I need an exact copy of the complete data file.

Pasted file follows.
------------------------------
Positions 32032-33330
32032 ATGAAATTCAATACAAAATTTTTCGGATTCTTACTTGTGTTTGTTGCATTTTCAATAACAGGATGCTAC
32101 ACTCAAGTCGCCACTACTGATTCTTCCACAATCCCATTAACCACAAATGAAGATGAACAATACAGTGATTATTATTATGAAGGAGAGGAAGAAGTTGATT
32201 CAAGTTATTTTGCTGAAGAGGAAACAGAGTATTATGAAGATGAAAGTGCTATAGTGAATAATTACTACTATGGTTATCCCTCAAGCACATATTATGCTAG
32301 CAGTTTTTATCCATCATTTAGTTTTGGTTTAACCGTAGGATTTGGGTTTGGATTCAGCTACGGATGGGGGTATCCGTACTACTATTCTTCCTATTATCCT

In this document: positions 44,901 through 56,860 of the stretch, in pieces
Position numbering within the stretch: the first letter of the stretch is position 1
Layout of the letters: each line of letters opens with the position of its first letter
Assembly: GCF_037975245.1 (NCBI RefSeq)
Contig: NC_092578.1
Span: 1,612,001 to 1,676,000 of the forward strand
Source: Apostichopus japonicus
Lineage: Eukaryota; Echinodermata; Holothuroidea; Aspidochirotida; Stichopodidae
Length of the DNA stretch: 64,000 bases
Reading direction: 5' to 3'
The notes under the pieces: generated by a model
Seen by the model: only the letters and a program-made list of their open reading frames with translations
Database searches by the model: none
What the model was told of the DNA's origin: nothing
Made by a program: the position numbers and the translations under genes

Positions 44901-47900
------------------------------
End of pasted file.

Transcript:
Positions 32032-33330
32032 ATGAAATTCAATACAAAATTTTTCGGATTCTTACTTGTGTTTGTTGCATTTTCAATAACAGGATGCTAC
32101 ACTCAAGTCGCCACTACTGATTCTTCCACAATCCCATTAACCACAAATGAAGATGAACAATACAGTGATTATTATTATGAAGGAGAGGAAGAAGTTGATT
32201 CAAGTTATTTTGCTGAAGAGGAAACAGAGTATTATGAAGATGAAAGTGCTATAGTGAATAATTACTACTATGGTTATCCCTCAAGCACATATTATGCTAG
32301 CAGTTTTTATCCATCATTTAGTTTTGGTTTAACCGTAGGATTTGGGTTTGGATTCAGCTACGGATGGGGGTATCCGTACTACTATTCTTCCTATTATCCT

In this document: positions 44,901 through 56,860 of the stretch, in pieces
Position numbering within the stretch: the first letter of the stretch is position 1
Layout of the letters: each line of letters opens with the position of its first letter
Assembly: GCF_037975245.1 (NCBI RefSeq)
Contig: NC_092578.1
Span: 1,612,001 to 1,676,000 of the forward strand
Source: Apostichopus japonicus
Lineage: Eukaryota; Echinodermata; Holothuroidea; Aspidochirotida; Stichopodidae
Length of the DNA stretch: 64,000 bases
Reading direction: 5' to 3'
The notes under the pieces: generated by a model
Seen by the model: only the letters and a program-made list of their open reading frames with translations
Database searches by the model: none
What the model was told of the DNA's origin: nothing
Made by a program: the position numbers and the translations under genes

Positions 44901-47900